A shaky September in Yakutat
By Ned Rozell
June 19, 2007
More than a century ago, eight prospectors were panning the glacial
sands near Hubbard Glacier when Earth starting shaking and never
seemed to stop. A few days later, they had survived a natural
phenomenon they probably should not have.
Geologists Ralph Tarr and Lawrence Martin, in the area a few
years later to study the marvelous glaciers, saw things like
mussels "resembling clumps of blue flowers" on rocks
20 feet above the ocean. They saw so much evidence of a giant
earthquake they interviewed a few prospectors in Yakutat and
included their stories in a 1912 government paper, "The
Earthquakes at Yakutat Bay, Alaska, in September, 1899."
A photo showing shoreline
uplifted during a massive 1899 earthquake near Yakutat. From
the 1912 USGS paper, "The Earthquakes at Yakutat Bay, Alaska
in September, 1899."
When Tarr and Martin arrived in Yakutat, prospector A. Flenner
was working as a carpenter there six years after the series of
large earthquakes, the biggest being a magnitude 8.0 that happened
on Sept. 10, 1899. Flenner had been panning for gold in the area
"Mr. Flenner stated in 1905 that after the first shock on
September 3 they rigged up a home-made seismograph, consisting
of hunting knives hung so that their points touched and would
jingle under a slight oscillation," Tarr and Martin wrote.
"With this instrument (rude, perhaps, but more delicate
than their own perception) they counted 52 shocks on September
10, up to the time of the heavy disturbance (the 8.0 earthquake)
that caused so much damage."
Another miner, L.A. Cox, was also at the scene.
"About 9 a.m. on the 10th we had a very severe shock (what
USGS later calculated as a magnitude 7.4 foreshock), so violent
that one could hardly keep his feet," Cox said. "The
low alder brush shook and bent like reeds in a gale of wind.
(Then, at) 1:30 p.m., we got the king bee of them all."
The king bee was a massive earthquake that shattered glaciers,
lifted areas of shoreline 47 feet out of the water, and caused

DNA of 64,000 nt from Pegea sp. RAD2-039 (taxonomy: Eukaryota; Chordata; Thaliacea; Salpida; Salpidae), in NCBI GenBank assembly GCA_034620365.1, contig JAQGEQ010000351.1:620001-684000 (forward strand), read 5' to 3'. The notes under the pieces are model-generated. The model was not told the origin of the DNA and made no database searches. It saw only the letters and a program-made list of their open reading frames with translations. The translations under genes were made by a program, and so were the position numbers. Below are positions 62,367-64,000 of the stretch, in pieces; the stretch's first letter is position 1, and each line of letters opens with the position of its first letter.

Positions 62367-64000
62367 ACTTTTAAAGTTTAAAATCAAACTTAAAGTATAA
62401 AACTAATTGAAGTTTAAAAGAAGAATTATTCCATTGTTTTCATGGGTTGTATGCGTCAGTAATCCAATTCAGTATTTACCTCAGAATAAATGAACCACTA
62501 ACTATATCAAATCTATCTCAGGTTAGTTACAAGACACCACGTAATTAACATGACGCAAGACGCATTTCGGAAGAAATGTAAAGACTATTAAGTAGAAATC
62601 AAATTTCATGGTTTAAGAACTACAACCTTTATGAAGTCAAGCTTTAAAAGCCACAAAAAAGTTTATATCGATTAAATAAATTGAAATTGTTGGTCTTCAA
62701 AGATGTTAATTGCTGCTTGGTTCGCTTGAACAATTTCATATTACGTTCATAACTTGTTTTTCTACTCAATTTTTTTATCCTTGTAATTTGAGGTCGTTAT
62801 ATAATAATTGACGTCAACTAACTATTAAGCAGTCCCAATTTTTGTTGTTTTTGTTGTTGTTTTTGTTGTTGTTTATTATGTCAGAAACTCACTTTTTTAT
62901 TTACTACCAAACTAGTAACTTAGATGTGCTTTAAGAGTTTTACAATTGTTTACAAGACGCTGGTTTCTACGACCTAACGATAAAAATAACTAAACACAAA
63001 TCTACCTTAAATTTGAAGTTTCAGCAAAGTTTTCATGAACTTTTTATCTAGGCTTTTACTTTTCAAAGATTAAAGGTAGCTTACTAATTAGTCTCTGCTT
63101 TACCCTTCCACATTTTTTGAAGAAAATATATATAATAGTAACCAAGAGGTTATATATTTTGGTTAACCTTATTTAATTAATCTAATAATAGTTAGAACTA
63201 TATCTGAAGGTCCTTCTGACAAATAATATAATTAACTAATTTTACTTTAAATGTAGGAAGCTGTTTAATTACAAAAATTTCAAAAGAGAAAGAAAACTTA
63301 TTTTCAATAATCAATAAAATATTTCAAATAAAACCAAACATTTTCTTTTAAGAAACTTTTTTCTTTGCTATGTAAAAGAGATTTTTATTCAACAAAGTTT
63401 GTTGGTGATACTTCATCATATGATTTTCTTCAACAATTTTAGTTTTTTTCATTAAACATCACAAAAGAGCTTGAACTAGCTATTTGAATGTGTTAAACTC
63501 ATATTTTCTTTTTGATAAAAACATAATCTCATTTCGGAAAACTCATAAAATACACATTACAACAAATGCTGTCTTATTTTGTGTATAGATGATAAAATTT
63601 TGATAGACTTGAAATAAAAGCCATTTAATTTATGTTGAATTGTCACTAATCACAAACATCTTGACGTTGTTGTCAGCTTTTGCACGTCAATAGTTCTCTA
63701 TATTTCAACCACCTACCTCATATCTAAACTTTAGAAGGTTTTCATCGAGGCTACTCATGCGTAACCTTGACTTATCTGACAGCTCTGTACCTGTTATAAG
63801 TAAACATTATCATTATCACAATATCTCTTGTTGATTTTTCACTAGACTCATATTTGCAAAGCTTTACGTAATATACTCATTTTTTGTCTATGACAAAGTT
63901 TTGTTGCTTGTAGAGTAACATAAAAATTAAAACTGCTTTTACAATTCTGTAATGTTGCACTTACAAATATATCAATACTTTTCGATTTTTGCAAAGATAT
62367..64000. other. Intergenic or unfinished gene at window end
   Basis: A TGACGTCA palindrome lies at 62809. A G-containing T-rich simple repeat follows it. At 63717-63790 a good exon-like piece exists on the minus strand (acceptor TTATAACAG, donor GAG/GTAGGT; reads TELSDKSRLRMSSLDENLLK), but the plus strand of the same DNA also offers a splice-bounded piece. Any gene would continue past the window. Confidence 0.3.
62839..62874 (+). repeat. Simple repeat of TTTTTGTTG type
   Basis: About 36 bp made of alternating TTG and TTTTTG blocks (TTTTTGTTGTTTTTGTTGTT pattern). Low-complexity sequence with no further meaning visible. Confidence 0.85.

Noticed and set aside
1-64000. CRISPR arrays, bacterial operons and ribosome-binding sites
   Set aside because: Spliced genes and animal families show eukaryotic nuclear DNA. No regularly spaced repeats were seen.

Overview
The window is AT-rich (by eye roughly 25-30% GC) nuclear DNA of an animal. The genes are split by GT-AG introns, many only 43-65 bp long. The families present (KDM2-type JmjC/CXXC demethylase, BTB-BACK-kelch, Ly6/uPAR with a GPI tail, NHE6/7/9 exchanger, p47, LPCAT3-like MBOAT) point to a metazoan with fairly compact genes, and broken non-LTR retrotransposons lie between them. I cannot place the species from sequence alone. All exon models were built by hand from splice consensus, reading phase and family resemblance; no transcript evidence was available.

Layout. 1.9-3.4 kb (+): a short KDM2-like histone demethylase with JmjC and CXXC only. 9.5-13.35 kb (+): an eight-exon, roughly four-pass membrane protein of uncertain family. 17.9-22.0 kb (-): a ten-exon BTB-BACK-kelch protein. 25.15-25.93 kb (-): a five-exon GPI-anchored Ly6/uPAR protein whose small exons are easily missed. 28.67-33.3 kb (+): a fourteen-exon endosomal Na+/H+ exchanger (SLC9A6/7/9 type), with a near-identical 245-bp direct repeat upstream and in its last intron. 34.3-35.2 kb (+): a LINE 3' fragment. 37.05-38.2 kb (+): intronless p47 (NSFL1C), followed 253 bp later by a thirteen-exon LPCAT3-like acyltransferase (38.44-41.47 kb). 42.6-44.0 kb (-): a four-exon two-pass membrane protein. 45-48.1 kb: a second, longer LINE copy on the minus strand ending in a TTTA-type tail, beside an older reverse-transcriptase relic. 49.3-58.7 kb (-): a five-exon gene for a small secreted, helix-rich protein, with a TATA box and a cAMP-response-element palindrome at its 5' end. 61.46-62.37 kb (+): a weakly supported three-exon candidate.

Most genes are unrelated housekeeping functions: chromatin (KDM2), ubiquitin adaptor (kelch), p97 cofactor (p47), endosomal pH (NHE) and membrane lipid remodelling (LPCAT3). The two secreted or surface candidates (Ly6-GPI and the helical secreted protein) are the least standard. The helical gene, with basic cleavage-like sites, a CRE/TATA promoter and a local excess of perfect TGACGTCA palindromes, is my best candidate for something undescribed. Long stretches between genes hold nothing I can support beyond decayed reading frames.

"the death of millions of individuals," Tarr and Martin
wrote. Those individuals were fish and crabs deposited on land,
and barnacles, mussels and other rock-clinging organisms thrust
high above the water level.
A model Lawrence Martin
made of the dynamic Yakutat area. From the 1912 USGS paper, "The
Earthquakes at Yakutat Bay, Alaska in September, 1899."
The prospector Cox further
described the big earthquake:
"The ground (was) cutting some of the queerest capers imaginable.
In addition to the circular motion of the preceding heavy shock,
it was waving up and down like the swells of the sea, only with
considerably more energy."
On glacial sands that often liquefy during a large earthquake,
the prospectors were lucky to survive the episode as natural
forces ate their camp and all their supplies.
"We ran from our tents, leaving everything behind, and were
never able to rescue anything from it after," prospector
J.P. Fults said. "Above us about 100 yards was a lakeThis
lake broke from its bed and dashed down upon our camp while we
ran along the shore and escaped its fury. This deluge was almost
immediately followed by one from the sea. A wall of water 20
feet high came in upon the flood from the lake and carried all
debris back over the undulating morianic hills.
"We protected ourselves from being carried away by tearing
up clothes and tying ourselves to the small alder trees growing
on the mountainsides," Fults said.
The remarkable part of this story is that no one died despite
the bad placement of the miners. Tarr and Martin attributed the
earthquake to the impressive tectonic activity researchers today
know as the Yakutat Block crashing into southern Alaska, giving
rise to the highest coastal mountain range on Earth.
"The cause of these shocks was undoubtedly the renewal of
growth in the St. Elias Range, one of the youngest and loftiest
of mountain ranges," Tarr and Martin wrote.
This column is provided
as a public service by the Geophysical
Institute, University of Alaska Fairbanks, in cooperation
with the UAF research community. Ned Rozell [firstname.lastname@example.org
] is a science writer at the institute.
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